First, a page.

area of memory for example. In practice, this means that the program
    has to recheck the variable every time it's used rather than apply some
    sly optimization because it sees you yourself didn't change it in the
    code.
     
    Selwyn Alcantara, May 17, 2006
    #6
  7. d.f.s.

    d.f.s. Guest

    Ok. So a good example would be:
    const volatile clock;

    const in that YOU are not allowed to change it.
    volatile in that it will change so look at it whenever
    CheckTime() is called.

    If right, thank you all

    Drew
     
    d.f.s., May 17, 2006
    #7
  8. d.f.s.

    red floyd Guest

    d.f.s. wrote:
    > Ok. So a good example would be:
    > const volatile clock;
    >
    > const in that YOU are not allowed to change it.
    > volatile in that it will change so look at it whenever
    > CheckTime() is called.
    >


    Exactly.

    const is "This code is not allowed to modify this variable.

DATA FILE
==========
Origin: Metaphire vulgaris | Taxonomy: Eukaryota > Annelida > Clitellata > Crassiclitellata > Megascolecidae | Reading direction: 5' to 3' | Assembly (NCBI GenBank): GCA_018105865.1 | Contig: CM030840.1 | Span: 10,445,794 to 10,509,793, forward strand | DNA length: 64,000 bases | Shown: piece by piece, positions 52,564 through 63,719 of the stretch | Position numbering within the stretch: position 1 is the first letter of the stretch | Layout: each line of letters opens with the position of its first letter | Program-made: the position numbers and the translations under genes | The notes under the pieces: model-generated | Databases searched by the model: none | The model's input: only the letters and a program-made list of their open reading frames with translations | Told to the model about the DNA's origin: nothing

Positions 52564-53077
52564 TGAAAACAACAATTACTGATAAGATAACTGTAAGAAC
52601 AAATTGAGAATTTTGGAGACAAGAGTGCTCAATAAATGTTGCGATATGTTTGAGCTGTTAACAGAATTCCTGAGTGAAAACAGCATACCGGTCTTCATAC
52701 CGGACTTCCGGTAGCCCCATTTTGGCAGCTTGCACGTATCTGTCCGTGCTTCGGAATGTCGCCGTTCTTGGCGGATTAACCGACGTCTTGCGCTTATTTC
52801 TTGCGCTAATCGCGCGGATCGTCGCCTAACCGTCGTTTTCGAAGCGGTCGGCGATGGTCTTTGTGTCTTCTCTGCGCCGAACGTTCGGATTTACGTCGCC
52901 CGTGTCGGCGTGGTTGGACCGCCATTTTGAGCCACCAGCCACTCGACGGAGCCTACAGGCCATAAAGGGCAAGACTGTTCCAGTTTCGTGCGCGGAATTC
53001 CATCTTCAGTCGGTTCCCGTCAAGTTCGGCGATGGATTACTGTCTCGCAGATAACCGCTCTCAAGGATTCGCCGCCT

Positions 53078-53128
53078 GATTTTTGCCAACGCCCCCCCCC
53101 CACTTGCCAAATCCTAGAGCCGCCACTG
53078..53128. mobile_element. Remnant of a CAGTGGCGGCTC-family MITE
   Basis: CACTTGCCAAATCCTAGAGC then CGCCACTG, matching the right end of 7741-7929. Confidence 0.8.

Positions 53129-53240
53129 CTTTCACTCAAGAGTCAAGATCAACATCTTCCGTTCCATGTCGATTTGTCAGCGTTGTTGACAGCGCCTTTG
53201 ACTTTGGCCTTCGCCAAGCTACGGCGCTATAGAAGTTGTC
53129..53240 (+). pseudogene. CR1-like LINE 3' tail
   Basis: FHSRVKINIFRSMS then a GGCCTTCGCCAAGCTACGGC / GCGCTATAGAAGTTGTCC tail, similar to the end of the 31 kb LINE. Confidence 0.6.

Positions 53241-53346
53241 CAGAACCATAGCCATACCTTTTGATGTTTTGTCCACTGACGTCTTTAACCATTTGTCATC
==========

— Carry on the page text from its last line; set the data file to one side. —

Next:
volatile is "This variable may change due to forces unrelated to this code".

    Example:

    const volatile unsigned long * const MEMORY_MAPPED_REG =
    reinterpret_cast<const volatile unsigned long *>(0xFFE00000L);

    MEMORY_MAPPED_REG is a read only h/w register at FFE00000. It
    can't be written to, but may change due to external issues.
     
    red floyd, May 17, 2006
    #8
  9. d.f.s.

    Rolf Magnus Guest

    Victor Bazarov wrote:

    > d.f.s. wrote:
    >> [..]
    >> My understanding of 'volatile':
    >> A key word which indicates that an object is likely to be
    >> or WILL be modified. Redundant for objects not
    >> declared const.

    >
    > No, it's not.
    >
    >> Was used to help older compilers to
    >> do optimization. Sort of like 'register', it is seldom used